CAN also engage with the EVIDENT partnership, a global network of North-South partners aiming to enhance evidence-informed decision-making and policy driven research in health and nutrition. This engagement will further support CAN to strengthen the link between policy makers and researchers and identify the most appropriate responses to current nutritional problems, based on the existing evidence.
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Since its inception, the fundamental challenge of CAN has been mobilising financial resources from government authorities. Politicians from the community level to the highest levels of government, tend to design development programs with significant infrastructure. The CAN has a responsibility to advocate and position nutrition at the heart of the national development agenda and ensure effective engagement of policy makers for sufficient investment in nutrition.
Since 2013, through its advocacy efforts, CAN has managed to secure a small specific budget line for nutrition as part of the state budget. Complimenting this, CAN is working to support the integration of a subsidy program into municipal development plans. In light of this, the National Association of Municipalities of Benin and the National Commission of Local Finance – which controls the Support Fund to the Municipalities development – are mobilised.[/vc_column_text][/vc_column][vc_column width=”1/2″]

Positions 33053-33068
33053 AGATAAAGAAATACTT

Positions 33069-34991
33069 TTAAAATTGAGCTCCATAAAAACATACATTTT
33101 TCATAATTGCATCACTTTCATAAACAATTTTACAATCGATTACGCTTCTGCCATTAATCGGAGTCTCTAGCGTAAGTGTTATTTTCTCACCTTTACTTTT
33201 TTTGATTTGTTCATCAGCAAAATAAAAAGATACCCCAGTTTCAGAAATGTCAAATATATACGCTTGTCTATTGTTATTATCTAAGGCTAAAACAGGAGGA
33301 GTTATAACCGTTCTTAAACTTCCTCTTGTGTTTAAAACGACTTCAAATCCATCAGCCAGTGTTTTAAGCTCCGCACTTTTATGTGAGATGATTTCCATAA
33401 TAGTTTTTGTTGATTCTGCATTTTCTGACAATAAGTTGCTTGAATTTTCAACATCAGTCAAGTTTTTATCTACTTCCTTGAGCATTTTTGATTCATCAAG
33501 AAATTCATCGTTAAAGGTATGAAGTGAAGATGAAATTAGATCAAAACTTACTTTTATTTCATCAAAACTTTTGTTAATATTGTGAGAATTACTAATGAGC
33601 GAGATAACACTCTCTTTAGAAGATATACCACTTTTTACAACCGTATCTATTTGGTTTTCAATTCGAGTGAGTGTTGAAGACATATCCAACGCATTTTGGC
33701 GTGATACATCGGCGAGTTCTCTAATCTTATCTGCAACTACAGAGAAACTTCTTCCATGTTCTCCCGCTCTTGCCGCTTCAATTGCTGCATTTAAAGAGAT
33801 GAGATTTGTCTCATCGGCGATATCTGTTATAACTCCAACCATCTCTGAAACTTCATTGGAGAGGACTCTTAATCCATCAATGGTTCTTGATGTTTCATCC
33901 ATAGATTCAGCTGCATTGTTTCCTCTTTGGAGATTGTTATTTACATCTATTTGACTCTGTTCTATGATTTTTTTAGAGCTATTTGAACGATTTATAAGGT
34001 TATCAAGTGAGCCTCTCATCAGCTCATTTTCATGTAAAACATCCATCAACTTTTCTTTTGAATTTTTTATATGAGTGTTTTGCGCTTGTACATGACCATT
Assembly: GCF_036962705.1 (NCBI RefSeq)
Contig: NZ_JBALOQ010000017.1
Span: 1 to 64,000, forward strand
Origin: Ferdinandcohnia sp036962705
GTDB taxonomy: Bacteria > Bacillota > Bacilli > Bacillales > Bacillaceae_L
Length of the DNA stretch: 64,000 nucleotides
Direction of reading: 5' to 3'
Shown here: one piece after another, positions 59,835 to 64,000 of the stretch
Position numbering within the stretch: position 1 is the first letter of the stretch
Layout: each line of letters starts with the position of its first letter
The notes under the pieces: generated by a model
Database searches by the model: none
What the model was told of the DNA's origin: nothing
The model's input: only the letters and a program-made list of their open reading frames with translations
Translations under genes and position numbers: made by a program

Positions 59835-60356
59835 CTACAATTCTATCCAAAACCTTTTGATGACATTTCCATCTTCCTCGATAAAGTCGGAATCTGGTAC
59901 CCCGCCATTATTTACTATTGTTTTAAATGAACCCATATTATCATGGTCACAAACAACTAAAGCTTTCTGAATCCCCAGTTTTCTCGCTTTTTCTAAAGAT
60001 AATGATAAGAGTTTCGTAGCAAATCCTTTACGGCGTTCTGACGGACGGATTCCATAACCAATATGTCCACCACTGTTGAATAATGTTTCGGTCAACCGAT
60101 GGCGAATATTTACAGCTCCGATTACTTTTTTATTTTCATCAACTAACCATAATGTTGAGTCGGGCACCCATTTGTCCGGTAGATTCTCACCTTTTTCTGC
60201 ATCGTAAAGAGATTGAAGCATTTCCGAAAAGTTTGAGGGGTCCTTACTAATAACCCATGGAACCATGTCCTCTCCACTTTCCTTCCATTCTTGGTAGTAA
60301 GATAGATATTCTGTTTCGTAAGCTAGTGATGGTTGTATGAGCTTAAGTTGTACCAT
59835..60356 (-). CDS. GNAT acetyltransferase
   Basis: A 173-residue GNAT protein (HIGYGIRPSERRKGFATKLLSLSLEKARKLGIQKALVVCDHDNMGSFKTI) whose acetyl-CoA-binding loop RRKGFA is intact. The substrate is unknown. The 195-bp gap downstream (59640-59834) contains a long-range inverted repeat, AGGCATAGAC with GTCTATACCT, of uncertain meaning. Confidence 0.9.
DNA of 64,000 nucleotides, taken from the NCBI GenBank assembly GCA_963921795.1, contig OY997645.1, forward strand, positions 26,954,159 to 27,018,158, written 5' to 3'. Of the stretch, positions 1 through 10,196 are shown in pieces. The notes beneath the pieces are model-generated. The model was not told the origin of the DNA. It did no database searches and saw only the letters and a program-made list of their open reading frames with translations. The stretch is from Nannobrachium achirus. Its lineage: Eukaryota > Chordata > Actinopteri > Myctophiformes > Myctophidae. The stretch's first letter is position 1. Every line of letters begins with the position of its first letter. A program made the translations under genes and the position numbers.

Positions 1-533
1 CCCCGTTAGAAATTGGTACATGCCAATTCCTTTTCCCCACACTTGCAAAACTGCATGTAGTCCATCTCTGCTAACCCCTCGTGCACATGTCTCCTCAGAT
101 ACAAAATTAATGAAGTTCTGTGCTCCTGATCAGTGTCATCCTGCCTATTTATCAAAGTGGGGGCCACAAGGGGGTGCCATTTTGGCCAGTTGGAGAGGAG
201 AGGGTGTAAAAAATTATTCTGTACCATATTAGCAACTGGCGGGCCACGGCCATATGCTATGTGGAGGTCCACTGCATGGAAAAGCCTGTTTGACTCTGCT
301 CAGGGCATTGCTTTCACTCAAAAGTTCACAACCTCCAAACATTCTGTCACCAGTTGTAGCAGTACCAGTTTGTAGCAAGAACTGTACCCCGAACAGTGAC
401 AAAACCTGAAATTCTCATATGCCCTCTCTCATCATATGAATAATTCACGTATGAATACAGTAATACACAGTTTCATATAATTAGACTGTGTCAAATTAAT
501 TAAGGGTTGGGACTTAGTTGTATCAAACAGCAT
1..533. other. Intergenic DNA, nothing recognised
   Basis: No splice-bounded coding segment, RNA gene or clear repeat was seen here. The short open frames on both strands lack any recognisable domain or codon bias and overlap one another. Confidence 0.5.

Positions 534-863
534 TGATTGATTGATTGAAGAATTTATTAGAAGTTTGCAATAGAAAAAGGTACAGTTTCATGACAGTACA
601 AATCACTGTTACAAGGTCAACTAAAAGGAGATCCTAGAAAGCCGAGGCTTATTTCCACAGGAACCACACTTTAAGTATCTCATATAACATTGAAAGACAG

- Research programs should be determined by national priorities
- For this, policy makers and researchers need to agree on how to communicate their needs:
- First, policymakers must continuously express their data needs.
- On the other hand, researchers must present the results of their work in a form that can guide recommendations and policy guidelines.
- The allocation of resources for the production of evidence must be decided jointly by policy makers and scientists.
- Decision-making based on context specific evidence will guarantee success in the fight against malnutrition.